Sir Paul McCartney reflected on his early memories of rock and roll in a message to share what would have been Record Store Day.
The former Beatle, 77, spoke to BBC Radio 6 Music listeners and revealed what album he would like to share with them.
Record Store Day was set to take place on Saturday but fell victim to the coronavirus outbreak. Sir Paul chose Gene Vincent’s 1956 rockabilly song Be-Bop-A-Lula and explained the impact it had on him as a youngster in Liverpool.
He said: “Now this is the first record I ever bought when I was a kid, and I saved up my pocket money for months, and then I took the bus downtown to the record shop, and I remember going into the back of the shop and listening to the record and loving it.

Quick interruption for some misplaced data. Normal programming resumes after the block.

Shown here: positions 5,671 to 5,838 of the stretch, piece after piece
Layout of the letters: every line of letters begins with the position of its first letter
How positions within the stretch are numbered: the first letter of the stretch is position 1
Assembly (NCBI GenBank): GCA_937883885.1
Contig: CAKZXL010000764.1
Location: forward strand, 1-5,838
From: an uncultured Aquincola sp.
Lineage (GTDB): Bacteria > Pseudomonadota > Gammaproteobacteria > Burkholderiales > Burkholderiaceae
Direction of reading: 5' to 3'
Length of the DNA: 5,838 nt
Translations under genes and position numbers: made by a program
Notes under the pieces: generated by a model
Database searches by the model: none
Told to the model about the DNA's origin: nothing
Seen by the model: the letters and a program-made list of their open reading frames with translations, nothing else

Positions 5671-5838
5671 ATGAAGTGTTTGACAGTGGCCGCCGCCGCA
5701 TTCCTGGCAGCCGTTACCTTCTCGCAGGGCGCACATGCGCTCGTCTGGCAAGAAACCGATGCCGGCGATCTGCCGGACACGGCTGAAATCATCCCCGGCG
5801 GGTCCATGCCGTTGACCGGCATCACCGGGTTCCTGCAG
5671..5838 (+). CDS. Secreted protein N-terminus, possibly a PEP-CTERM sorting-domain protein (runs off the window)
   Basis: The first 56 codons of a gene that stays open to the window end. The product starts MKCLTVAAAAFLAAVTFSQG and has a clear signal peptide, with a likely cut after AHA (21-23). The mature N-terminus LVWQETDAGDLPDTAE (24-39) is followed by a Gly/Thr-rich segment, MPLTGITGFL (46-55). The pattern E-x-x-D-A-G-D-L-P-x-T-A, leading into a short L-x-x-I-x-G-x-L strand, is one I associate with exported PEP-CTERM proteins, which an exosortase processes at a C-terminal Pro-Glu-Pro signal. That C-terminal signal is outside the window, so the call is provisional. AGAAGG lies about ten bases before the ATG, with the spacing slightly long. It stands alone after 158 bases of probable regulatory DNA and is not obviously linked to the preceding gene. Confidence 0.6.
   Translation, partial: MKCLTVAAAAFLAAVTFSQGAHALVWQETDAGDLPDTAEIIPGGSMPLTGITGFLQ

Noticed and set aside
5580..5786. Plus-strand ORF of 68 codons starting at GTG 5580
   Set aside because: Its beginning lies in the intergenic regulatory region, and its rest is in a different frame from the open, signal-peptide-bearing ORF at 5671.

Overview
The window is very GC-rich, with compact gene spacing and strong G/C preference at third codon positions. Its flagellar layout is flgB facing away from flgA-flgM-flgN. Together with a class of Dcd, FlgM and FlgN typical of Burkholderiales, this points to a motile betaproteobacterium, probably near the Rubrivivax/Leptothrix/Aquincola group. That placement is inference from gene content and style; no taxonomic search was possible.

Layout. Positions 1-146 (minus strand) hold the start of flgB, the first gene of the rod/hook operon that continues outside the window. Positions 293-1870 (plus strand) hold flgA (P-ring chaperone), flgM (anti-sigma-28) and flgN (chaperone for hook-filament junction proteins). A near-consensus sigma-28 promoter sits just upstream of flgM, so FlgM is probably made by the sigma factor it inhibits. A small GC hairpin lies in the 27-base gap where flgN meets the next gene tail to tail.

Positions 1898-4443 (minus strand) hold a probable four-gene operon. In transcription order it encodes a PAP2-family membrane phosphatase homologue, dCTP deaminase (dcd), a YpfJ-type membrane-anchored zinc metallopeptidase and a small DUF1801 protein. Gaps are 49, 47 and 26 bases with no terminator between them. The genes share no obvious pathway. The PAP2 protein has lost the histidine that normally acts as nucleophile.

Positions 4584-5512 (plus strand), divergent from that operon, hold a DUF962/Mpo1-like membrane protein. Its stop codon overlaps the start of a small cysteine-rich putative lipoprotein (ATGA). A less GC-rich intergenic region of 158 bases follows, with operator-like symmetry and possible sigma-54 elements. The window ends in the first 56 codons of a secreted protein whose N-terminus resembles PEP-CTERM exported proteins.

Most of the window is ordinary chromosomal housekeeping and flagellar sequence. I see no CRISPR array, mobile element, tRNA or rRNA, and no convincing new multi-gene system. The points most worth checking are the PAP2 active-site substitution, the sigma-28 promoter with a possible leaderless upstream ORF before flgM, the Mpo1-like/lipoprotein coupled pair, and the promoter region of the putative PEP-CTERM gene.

“It was just very early days of rock’n’roll, so it was just such a thrill, and then I got back on the bus, went home and played it endlessly, and these memories, of Gene Vincent and The Blue Caps, singing Be-Bop-A-Lula will stay with me forever.”
Sir Paul then revealed a further personal connection to Be-Bop-A-Lula. During the Beatles’s formative years performing in Hamburg, they played on the same bill as US star Vincent, a rockabilly pioneer who was later inducted into the Rock and Roll Hall of Fame.
Sir Paul said: “So we used to have drinks with Gene and became really quite friendly with him, and who would have thought the day I walked into that record shop and bought is Be-Bop-A-Lula, that I would one day end up hanging with the man himself. Here it is, is Be-Bop-A-Lula, I love it.”
Record Store Day is an annual event involving more than 200 independent record shops in the UK – and more around the world – celebrating their unique culture.